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← The damage of "moderate" scientists?

The damage of "moderate" scientists? - Comments

Alan4discussion's Avatar Comment 1 by Alan4discussion

Then he vaguely commentated that science and religion could co-exist, and that he knew many scientists who were religious. And this is when it started to go downhill.

The devil is in the detail! - Which is why definitions of religious views and which specific religion or god is being discussed, is usually dodged, with only vague references made.

Prof. Schmidt said something to the effect that science and religion both required "faith" in things that "we do not know". It wasn't exactly clear to me what he meant by this, and he didn't explain it further.

Vagueness is essential in apologetics. Specific claims are either unevidenced or refuted.

Then he went on to say "There's no way right now to test what came before the big bang. So at that point, I mean, I can't test God either, so they're really on equal grounds to me."

This is just "middle position posturing" apologist fudgism! - pandering to the religious. " Nobody knows", does not equal "god-did-it"!
There is nothing "moderate" about fudging facts, viewpoints, wild speculations, or contradictory statements.

It could equal, leprechauns/tooth-fairies/the FSM/aliens or magic wizards-did-it! But you would not expect these as credible answers in a serious non-anthropomorphic discussion.

Thu, 05 Jul 2012 20:30:22 UTC | #948650

ccw95005's Avatar Comment 2 by ccw95005

We can't rule out the possibility that an intelligent entity created the universe. Since we don't really have a clue how we all came to be here, that's a possibility, although in my opinion an extremely small one. What we can be very sure of is that if an intelligence created the universe (or multiverse), it has nothing whatsoever in common with any organized religion's version, and is therefore of no importance to us.

I suspect that the professor was saying essentially what I just said, except that he left out the part that even if an intelligent entity did create us, it's nothing like the Jewish or Christian or Muslim god and almost certainly is totally indifferent to us. He did seem to be saying that there's a 50% chance that He exists, while I think it's extremely unlikely - but not zero.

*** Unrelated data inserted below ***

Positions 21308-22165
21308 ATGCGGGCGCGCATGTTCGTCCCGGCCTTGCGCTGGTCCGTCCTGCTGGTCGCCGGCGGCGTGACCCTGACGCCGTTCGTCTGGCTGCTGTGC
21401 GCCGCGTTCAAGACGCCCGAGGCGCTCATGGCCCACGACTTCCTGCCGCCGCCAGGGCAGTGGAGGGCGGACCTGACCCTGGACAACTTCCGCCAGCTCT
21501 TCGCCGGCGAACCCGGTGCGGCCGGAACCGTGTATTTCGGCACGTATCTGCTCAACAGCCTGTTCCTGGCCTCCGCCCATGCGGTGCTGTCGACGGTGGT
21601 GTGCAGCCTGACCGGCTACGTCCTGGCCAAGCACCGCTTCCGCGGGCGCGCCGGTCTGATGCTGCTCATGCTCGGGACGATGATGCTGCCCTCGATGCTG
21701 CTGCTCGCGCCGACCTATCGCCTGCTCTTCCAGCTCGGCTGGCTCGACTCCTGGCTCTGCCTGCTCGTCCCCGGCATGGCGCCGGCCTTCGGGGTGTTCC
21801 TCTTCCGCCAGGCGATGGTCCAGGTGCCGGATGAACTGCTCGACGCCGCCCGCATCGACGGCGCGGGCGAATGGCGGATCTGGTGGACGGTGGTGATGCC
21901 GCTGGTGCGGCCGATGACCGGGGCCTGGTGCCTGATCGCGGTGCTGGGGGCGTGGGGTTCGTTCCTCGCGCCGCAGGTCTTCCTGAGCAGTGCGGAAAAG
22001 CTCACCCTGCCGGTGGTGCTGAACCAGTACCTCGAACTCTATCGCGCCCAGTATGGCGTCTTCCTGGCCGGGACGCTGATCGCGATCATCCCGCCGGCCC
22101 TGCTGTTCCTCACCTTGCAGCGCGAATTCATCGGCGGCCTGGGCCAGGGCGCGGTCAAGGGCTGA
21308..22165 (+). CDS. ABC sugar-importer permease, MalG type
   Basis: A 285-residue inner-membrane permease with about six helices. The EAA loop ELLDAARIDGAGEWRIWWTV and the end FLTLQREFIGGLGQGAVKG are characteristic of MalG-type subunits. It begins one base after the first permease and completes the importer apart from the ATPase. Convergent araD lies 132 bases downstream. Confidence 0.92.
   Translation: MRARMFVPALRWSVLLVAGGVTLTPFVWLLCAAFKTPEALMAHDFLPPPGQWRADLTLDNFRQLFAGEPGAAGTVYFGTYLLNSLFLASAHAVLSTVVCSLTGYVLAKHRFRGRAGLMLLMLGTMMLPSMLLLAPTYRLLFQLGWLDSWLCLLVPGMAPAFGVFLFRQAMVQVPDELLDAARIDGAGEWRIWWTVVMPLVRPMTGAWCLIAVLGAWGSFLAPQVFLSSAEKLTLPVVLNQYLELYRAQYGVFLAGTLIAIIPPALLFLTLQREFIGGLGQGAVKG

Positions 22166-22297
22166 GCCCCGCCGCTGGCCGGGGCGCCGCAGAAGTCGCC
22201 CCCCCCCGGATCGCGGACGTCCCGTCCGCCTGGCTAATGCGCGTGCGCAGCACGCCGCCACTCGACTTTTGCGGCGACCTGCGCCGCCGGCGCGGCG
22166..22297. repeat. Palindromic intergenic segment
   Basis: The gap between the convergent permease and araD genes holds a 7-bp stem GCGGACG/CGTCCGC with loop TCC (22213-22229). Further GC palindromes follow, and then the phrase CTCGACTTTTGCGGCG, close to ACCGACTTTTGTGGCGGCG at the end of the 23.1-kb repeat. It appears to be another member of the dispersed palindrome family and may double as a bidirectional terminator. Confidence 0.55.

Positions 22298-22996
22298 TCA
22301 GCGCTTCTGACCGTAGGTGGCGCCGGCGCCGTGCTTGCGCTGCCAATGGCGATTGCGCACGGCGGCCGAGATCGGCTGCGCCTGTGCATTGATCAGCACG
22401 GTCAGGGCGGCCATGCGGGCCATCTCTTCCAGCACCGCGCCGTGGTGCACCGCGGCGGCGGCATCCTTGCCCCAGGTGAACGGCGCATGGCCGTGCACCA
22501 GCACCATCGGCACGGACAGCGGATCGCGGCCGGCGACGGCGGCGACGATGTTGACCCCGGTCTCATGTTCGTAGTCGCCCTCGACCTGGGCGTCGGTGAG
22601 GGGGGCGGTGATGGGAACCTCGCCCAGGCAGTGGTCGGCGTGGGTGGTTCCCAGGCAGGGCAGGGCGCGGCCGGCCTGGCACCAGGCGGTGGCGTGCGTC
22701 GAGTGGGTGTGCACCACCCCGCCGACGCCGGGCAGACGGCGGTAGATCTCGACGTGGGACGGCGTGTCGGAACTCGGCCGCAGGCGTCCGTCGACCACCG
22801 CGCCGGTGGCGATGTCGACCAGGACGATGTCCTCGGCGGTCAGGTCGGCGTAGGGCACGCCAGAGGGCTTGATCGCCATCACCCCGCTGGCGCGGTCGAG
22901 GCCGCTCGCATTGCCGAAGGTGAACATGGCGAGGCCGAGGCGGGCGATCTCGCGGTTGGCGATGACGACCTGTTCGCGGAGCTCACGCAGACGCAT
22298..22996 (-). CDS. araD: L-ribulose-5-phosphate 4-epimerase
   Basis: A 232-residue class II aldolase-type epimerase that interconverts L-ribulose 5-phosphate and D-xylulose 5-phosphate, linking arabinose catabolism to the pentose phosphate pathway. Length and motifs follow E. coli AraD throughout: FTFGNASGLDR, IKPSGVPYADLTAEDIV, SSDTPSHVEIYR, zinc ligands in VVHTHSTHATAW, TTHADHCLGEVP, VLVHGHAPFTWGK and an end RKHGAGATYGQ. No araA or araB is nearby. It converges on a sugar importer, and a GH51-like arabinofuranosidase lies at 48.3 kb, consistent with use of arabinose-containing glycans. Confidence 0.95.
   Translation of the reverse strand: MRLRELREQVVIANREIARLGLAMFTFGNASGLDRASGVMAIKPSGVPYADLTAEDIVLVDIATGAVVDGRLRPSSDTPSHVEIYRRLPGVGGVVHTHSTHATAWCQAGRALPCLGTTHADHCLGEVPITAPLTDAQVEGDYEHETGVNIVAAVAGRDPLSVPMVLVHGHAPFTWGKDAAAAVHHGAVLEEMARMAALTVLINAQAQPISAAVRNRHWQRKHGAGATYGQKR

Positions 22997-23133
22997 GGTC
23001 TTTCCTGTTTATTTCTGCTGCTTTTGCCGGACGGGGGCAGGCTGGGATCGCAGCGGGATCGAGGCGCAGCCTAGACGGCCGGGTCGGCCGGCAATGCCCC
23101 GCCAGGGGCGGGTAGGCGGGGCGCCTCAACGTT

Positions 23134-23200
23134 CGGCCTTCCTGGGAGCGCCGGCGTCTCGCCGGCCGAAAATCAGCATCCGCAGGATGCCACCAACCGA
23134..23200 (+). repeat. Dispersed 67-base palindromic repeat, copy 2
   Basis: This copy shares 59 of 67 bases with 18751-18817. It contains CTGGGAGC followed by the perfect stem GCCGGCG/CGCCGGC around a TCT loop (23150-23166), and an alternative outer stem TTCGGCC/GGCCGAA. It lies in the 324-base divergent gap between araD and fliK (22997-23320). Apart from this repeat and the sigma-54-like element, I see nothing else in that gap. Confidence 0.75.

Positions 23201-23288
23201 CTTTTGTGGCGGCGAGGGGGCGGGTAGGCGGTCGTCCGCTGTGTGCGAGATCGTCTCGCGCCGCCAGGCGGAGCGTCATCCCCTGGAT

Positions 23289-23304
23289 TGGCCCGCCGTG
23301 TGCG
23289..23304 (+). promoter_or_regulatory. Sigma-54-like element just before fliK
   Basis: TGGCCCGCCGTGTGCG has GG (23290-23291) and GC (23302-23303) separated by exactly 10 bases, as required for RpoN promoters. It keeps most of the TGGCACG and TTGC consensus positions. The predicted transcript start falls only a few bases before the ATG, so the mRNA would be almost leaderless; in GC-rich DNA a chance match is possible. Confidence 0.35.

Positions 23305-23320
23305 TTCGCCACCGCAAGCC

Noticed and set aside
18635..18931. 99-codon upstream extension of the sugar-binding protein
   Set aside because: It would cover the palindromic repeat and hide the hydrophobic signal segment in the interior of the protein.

Thu, 05 Jul 2012 23:27:24 UTC | #948664

Neodarwinian's Avatar Comment 3 by Neodarwinian

" Then he went on to say "There's no way right now to test what came before the big bang. So at that point, I mean, I can't test God either, so they're really on equal grounds to me."

Here is someone who slept through statistics and probability theory. Equal ground!!

Thu, 05 Jul 2012 23:54:39 UTC | #948666

irate_atheist's Avatar Comment 4 by irate_atheist

An overeducated twit.

There have been plenty before, there will be plenty again.

Fri, 06 Jul 2012 14:44:19 UTC | #948686

romnakon's Avatar Comment 5 by romnakon

"There's no way right now to test what came before the big bang. So at that point, I mean, I can't test God either, so they're really on equal grounds to me."

Ok, science hasn't all the answers, but it's the best we have, because of its constant questionning and testing that eventually debunks erroneous ideas.

Let us hope that the astrophysicist had panic at the time of the interview, perhaps for seeing a few crucifixes, stakes, torches and baseball bats within the public :).

Like the case of the name of the book 'The God particle' of Leon Lederman, when the publisher did not accept the original and 'blasfeme' title (gdmn particle), so Lederman had to agree with the final.

The problem is that some scientists, in the attempt to communicate their ideas, believe it is correct to use 'emotional' terms like gdmn to bring the attention or look polite before a religious audience.

If Schmidt was really meaning what he told, these are very mind-confusing and unfortunate comments, specially coming from an educated person. The argument of design simply doesn't pass at the 'baloney detection' polygraph.

Tue, 10 Jul 2012 19:52:31 UTC | #948866

N_Ellis's Avatar Comment 6 by N_Ellis

Religion is about creating 'rigidly defined areas of doubt and uncertainty' and defending them from any examination (to -slightly- mis-attribute a quote from Hitchhikers' Guide to the Galaxy) and science is about destroying those areas, and I am shocked to hear of a Nobel Prize-winning scientist saying differently.

He may not have wished to offend members of the audience, but telling the truth isn't offensive, although it may be painful if you have uncritically endorsed the unfounded opinions of others.

Like the professor, I have no means of knowing what happened before the Big Bang (although as the Big Bang created time as well as space, 'before' is an awkward choice of words). However, if it was caused by an intelligence, that entity would be real rather than speculative and would not require 'faith' to enable its existence, and in any case, is not described in any way by any religion preached on Earth.

Sun, 19 Aug 2012 14:32:30 UTC | #951044